University students struggle with high tuition, student loans and no jobs in ongoing pandemic

Post-secondary leaders are asking government to provide more supports for students who are in the midst of their degree programs, or just about to graduate

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Just days from the end of his third year of university, Justin Gotta has no job prospects as he stares down a second summer with looming student loans and higher tuition in what feels like a never-ending pandemic.

As an economics major at the University of Calgary, Gotta is required to complete a co-op work term before he can graduate by the spring of 2022.

But after posting dozens of resumes in his field of study, Gotta hasn’t heard back for an interview, and worries he may have to push back his graduation indefinitely.

“It’s so frustrating, not just for me but for so many students right now.

“We are still in a pandemic, so you would think the government would do something to help students, so we can get some experience, get the skills we need and help the economy, too.”

Gotta, who is also the students’ union representative for the Faculty of Arts, fears this summer will be worse than the last, when the federal government provided a portion of lost wages through the Canada Emergency Student Benefit.

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That benefit’s removal this summer is made more difficult combined with the UCP’s 2019 cancellation of STEP (Summer Temporary Employment Program), a wage subsidy program to incentivize Alberta companies to hire students.

Last spring, Gotta lost both his part-time jobs, working as an usher at the Scotiabank Saddledome and as a minor hockey referee.

COVID is still preventing either of those jobs from returning this summer. And opportunities for finance-related internships are also few and far between.

Now, Gotta is worried about his student loan payments, and the looming seven to 10 per cent hike in tuition this fall, thanks to UCP funding cuts.

“So many students have lost jobs since last year, and they’re really struggling,” Gotta said.

“A lot are thinking about taking a year off, they’re not sure if they’ll be able to afford university anymore.

“It’s just not right that students are facing so many barriers.”

Post-secondary leaders are asking government to provide more supports for students who are in the midst of their degree programs, or just about to graduate.

“Students want to work and we know many employers want to hire, both sides just need a little help,” said Frank Finley, president of the students’ union at U of C.

“At a time when students are paying more thanks to provincial cuts and resulting skyrocketing tuition, students are also being left out in the cold when it comes to finding a job.”

But Finley said since the provincial budget this February, students’ calls have fallen on deaf ears, with no provincial support for students identified in the Alberta budget and federal support for student jobs too limited.

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Taylor Hides, press secretary for Advanced Education Minister Demetrios Nicolaides, said years of economic decline and now COVID restrictions have created limited employment opportunities for many Albertans.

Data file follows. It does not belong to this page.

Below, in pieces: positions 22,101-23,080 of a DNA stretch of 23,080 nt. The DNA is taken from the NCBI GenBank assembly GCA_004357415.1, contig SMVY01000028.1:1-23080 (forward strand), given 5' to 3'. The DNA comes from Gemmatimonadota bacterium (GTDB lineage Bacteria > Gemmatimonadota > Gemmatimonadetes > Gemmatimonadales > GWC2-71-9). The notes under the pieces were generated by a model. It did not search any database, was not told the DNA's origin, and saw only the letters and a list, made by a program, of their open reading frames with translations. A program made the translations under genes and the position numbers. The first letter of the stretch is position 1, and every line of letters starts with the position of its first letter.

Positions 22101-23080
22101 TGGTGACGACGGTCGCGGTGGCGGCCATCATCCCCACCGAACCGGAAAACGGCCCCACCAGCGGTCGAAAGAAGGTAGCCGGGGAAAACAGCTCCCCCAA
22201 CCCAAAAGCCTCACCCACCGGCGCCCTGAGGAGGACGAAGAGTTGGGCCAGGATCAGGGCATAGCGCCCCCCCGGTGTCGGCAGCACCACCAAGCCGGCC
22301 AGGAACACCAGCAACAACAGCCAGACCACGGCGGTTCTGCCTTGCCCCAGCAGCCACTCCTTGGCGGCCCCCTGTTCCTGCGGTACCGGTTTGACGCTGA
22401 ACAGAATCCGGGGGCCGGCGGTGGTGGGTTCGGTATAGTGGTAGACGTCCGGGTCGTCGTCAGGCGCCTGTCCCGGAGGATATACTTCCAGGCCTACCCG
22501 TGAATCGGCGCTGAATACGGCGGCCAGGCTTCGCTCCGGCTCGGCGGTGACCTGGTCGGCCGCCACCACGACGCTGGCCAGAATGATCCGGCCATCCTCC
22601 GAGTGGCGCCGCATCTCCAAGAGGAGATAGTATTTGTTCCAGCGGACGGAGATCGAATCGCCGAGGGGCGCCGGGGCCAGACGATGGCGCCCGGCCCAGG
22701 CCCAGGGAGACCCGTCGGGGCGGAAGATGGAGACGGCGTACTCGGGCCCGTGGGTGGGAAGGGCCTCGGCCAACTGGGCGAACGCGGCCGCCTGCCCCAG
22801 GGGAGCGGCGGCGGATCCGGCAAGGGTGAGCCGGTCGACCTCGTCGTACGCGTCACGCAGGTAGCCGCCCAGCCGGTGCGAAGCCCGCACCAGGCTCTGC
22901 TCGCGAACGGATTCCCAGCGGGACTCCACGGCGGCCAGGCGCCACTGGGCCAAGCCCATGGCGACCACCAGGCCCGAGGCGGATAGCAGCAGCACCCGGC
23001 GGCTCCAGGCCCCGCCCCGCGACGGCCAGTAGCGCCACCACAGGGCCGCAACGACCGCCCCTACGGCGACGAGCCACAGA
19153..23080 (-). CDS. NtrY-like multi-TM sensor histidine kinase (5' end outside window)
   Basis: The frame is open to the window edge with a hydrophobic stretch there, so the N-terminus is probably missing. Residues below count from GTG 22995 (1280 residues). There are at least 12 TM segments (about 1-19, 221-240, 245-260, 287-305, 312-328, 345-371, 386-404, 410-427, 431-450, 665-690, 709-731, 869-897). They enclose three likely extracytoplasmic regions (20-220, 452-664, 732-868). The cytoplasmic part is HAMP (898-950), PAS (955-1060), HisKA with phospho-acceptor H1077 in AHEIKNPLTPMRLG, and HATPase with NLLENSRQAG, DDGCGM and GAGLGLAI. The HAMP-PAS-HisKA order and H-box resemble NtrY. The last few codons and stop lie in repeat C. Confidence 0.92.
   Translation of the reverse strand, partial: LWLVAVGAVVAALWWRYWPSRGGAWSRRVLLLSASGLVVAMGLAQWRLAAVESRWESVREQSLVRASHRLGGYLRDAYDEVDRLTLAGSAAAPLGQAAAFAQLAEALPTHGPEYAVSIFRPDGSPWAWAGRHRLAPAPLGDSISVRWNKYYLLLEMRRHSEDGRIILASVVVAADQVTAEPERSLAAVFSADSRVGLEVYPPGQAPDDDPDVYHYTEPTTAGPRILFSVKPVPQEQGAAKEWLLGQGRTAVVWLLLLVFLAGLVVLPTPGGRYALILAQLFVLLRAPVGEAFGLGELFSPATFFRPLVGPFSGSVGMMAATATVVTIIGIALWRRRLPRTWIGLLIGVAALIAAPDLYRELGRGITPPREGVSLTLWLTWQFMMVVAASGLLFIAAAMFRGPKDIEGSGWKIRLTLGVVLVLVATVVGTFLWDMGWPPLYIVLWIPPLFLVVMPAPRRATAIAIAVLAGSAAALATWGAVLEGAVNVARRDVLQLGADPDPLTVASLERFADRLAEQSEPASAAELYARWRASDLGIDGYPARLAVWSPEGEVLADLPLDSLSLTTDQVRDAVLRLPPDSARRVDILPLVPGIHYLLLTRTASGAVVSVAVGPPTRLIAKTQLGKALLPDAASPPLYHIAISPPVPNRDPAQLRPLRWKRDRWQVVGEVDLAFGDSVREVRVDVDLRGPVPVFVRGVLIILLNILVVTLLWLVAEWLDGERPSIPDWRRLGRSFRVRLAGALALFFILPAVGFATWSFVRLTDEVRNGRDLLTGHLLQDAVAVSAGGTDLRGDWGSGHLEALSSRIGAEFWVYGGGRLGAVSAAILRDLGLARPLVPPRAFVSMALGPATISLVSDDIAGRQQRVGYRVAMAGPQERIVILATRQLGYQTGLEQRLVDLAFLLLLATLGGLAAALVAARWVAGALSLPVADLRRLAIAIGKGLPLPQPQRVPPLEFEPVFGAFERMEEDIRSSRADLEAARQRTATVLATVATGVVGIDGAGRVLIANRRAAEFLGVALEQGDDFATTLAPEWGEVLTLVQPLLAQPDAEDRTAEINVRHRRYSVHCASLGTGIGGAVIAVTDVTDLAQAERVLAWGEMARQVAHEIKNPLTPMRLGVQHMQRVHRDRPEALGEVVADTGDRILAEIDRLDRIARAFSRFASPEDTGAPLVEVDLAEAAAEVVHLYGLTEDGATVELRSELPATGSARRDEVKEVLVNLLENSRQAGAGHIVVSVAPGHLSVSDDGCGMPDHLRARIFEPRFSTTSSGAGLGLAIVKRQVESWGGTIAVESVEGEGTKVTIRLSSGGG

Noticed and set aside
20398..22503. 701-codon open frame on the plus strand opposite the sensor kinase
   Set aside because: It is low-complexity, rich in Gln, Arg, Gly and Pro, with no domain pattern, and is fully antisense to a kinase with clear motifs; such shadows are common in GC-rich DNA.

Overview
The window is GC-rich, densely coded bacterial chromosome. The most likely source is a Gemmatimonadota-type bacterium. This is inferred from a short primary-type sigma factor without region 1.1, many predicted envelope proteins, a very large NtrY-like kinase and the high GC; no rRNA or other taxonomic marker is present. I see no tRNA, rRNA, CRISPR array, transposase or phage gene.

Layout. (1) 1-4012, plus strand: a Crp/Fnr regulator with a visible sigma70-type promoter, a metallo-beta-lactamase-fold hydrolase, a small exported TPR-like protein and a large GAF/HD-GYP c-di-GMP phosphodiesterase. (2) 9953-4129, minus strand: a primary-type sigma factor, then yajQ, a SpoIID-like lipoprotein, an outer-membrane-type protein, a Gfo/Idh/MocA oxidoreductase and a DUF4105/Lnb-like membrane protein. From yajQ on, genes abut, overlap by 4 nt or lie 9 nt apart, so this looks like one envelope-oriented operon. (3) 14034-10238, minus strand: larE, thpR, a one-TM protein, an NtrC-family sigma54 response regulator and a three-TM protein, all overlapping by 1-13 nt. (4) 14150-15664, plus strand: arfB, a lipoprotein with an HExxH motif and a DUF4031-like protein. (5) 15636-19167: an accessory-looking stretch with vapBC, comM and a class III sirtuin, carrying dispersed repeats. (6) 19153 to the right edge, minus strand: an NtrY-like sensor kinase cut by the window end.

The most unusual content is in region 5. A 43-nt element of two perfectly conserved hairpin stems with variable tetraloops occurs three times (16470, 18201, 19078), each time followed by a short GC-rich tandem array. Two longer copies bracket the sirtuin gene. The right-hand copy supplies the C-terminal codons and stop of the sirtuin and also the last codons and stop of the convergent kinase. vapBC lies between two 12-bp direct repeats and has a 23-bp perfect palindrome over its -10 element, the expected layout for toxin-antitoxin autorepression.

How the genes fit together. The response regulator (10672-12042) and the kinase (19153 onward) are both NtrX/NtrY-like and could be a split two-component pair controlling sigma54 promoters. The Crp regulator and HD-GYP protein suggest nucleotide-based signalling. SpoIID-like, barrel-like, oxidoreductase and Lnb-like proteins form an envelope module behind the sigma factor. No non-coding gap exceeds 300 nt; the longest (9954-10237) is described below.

But the province is working on initiatives to support post-secondary students, she said.

“Alberta’s government will be moving forward with the Jobs Now program that will help unemployed Albertans, including students, find meaningful work opportunities,” Hides said.

“Furthermore, Alberta’s government has invested $15 million over three years to create 1,200 new research-based internships with Mitacs, a non-profit dedicated to supporting applied and industrial research in mathematical sciences and related fields.”

Hides added the UCP will also be presenting “Alberta 2030” in the coming weeks, which will help strengthen work-integrated learning opportunities for students.

But students say they need help getting jobs now.

Michelle Benz will graduate from U of C at the end of April, but she’s only been able to secure volunteer work in her field, along with two part-time retail jobs.

“It just feels like the Alberta economy is always on this roller-coaster ride of ups and downs. But every time we try to recover, we never fully get back,” Benz said.

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“And after this pandemic, which I think is far from over, I don’t know if we’ll ever recover.”

Benz, who worked in the oilpatch before going back to university to earn a Bachelor of Arts in Urban Design, says even her long list of work experience has not helped.

In addition to her final semester studies, Benz is working on a volunteer research project for the City of Calgary’s transit department.

Still, there are no entry-level jobs available for her at the City, and the many private and public sector positions she applied for have come up cold.

Benz worries whether her two retail jobs will be enough to deal with student loan payments that will come due in the next six months, adding the province should at least consider deferring payments until the pandemic ends.

Hides said the UCP responded with supports on student loans last year.

“Throughout 2020, Alberta’s government put a six-month pause on student interest payments and increased financial support to our First Nations Colleges, and are continuing to accommodate growing demand for Student Aid.

“Support is still available through flexible repayment terms and the Repayment Assistance Plan, which sets affordable payments based on family size and income.”

eferguson@postmedia.com

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